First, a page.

Calvin Klein launched Obsession in 1985, and it was the brand's first blockbuster in fragrance, far outselling the two fragrances that preceded it (Calvin Klein for women and Calvin for men, both long discontinued). Like many of the fragrances of the period, it was not meant to speak softly:
"The name Obsession is big, like a movie poster for this era," said Calvin Klein. "I think of everything I've ever done, how obsessed I was. Everyone is obsessed in the Eighties. And, of course, the name suggests an obsession with someone. A man obsessed by a woman." (via Women's Wear Daily, 1/18/1985)
Obsession hit its mark perfectly; based on the steamy advertising and magazine scent strips, it reportedly sold out at many stores before they even had the first shipment in stock. It continued to be a big-seller well into the 1990s.
The juice, by perfumer Jean Guichard, was appropriately provocative. Obsession is a warm amber-y floriental with soft spices and woods (the notes: mandarin, bergamot, green notes, jasmine, rose, orange blossom, coriander, tagette, armoise, amber and oakmoss); it smells like it's meant to be sexy, and it is. If it also smells loud, bear in mind who it was competing with — by 1987, Obsession was reportedly "rivaling Giorgio, the nation's No. 1 scent". (via Chicago Sun-Times, 12/9/1987)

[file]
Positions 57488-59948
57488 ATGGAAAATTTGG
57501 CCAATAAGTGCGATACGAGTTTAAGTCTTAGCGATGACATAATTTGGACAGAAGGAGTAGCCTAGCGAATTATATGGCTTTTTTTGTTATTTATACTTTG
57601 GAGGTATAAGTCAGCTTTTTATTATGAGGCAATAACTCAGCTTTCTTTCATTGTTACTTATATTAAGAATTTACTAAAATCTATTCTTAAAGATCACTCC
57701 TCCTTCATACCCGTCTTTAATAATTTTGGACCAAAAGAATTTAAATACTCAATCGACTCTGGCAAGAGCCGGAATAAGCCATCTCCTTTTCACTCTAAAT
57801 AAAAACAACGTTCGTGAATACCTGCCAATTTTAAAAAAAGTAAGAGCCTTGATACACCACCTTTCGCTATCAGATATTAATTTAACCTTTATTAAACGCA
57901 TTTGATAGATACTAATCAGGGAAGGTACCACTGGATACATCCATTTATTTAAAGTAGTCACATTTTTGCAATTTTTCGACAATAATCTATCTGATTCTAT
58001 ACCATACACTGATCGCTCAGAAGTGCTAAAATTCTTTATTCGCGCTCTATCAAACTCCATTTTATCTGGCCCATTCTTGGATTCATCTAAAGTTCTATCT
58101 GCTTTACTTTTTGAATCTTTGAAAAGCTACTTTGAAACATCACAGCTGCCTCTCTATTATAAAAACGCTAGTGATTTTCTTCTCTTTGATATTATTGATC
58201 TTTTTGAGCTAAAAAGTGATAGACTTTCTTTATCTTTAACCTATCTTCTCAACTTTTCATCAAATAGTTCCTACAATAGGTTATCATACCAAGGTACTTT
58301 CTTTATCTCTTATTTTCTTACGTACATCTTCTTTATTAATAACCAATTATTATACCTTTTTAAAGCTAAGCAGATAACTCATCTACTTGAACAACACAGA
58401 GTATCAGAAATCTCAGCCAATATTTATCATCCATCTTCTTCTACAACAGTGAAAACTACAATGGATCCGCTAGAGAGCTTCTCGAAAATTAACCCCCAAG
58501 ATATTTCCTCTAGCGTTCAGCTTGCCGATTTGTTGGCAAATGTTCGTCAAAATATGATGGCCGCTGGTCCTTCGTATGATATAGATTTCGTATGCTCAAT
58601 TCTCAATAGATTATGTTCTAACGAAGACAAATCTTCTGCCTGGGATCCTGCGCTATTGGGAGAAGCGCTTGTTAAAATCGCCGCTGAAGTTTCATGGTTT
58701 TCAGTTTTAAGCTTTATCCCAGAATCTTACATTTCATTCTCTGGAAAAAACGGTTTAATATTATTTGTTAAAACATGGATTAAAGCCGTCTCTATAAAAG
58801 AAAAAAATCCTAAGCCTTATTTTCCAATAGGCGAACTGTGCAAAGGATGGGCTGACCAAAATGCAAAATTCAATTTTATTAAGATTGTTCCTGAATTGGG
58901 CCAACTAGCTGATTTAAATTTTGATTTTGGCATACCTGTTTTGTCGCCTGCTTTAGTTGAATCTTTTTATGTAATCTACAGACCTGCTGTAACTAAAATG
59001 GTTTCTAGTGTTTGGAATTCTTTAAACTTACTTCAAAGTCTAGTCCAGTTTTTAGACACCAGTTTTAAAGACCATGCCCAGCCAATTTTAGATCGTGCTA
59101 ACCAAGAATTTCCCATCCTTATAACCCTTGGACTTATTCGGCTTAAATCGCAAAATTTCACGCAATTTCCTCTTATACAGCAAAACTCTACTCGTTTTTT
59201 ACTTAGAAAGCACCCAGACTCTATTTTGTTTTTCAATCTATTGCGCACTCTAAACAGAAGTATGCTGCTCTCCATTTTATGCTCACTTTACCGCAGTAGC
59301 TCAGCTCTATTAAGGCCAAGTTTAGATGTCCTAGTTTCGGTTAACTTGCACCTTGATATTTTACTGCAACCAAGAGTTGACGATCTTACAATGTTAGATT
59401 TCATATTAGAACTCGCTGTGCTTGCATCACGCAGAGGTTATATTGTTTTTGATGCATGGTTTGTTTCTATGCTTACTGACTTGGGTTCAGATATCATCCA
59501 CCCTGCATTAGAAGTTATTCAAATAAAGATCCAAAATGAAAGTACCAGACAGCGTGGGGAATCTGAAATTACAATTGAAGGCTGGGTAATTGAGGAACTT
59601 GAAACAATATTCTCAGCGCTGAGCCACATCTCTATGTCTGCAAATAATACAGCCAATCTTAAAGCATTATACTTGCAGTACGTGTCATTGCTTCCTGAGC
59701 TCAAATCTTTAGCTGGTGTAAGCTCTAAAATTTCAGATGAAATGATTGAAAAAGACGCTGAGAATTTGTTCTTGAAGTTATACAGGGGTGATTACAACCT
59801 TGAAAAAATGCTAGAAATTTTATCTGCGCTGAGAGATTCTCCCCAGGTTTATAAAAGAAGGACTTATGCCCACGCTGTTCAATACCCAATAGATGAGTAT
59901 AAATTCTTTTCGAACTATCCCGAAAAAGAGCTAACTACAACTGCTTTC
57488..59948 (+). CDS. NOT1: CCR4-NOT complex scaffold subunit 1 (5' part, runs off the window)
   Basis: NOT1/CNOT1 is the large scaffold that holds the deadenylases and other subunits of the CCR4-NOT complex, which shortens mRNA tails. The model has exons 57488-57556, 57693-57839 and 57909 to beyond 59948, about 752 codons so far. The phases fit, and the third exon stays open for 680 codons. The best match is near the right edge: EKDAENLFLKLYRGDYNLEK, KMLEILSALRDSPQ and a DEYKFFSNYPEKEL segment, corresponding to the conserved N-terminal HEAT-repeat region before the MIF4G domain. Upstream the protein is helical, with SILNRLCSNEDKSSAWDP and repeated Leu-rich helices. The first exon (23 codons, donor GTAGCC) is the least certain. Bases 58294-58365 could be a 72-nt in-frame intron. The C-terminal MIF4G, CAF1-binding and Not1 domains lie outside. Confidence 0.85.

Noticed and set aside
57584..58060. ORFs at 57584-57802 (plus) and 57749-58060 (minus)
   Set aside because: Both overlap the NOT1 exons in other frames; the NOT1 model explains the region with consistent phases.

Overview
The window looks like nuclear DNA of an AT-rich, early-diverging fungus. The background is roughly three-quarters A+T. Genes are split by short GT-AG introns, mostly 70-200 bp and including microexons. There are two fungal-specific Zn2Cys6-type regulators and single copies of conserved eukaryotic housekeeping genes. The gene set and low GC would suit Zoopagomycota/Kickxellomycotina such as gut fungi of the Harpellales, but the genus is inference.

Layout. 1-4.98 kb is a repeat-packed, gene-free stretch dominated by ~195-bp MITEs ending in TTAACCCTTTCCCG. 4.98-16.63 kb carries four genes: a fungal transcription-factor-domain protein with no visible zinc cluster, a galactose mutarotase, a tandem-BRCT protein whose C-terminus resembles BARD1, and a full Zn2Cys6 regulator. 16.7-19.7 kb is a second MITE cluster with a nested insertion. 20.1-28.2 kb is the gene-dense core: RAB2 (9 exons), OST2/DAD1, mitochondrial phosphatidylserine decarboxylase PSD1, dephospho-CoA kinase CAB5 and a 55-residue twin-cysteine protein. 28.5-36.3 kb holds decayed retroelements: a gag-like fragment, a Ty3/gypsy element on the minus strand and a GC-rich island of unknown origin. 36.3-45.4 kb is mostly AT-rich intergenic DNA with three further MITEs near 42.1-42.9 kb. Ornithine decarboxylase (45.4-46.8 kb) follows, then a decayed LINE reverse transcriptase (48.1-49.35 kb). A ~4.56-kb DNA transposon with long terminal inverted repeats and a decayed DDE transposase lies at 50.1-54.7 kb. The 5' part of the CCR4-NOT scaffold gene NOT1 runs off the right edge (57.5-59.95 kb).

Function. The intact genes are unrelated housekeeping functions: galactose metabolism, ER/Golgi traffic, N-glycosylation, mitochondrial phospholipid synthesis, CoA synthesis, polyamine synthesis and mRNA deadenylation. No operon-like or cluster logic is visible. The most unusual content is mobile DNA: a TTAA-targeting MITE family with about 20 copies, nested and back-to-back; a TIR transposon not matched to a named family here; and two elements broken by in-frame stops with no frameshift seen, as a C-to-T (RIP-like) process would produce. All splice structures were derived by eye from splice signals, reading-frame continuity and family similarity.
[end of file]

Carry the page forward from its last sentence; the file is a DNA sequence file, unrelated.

I didn't wear Obsession in the 1980s, but I remember it well. Like Thierry Mugler's Angel later, it was everywhere, and everyone seemed to be wearing one spray too many (sometimes two or three). One spray, even now, is more than I can tolerate, but a little tiny dab renders it surprisingly tame, even approachable: yes, it's still strong, but most of the bite is in the early stages, where a bitter herbal-green edge laced with spices seems to linger longer than you'd expect it would or could. As it softens, the floral notes are rich, but grounded by the amber, and the vanilla in the base is nicely dry in comparison to today's overbearing dessert-fests. To my nose, it's a pussycat next to Christian Dior's Poison, released that same year.
I can't say I much care for Obsession even now, but in some ways, it's a more wearable scent than I'd remembered, and it smells markedly less dated to me than the other statement fragrances of the 1980s. I'll leave it at that, and close with a few expert opinions:
Obsession is rather like a ground-to-air missile, programmed to burst through any defence system to hit its target. It's a perfume which is out to win, and does, one way or another, with its pounding pervasiveness, persistent sensuality, and unbridled suggestiveness. (John Oakes, The New Book of Perfumes, p. 210)
A triumph of timing over substance...[Obsession] filled a very large oriental-shaped hole in the market. (Luca Turin, Perfumes: The Guide, p 265)
Ann Gottlieb, who art directed the scent, briefed the perfumer to do 'sensuality with a touch of raunch' and 'classy with a touch of trash'. She got it, but with the emphasis reversed. (Susan Irvine, The Perfume Guide, p. 138)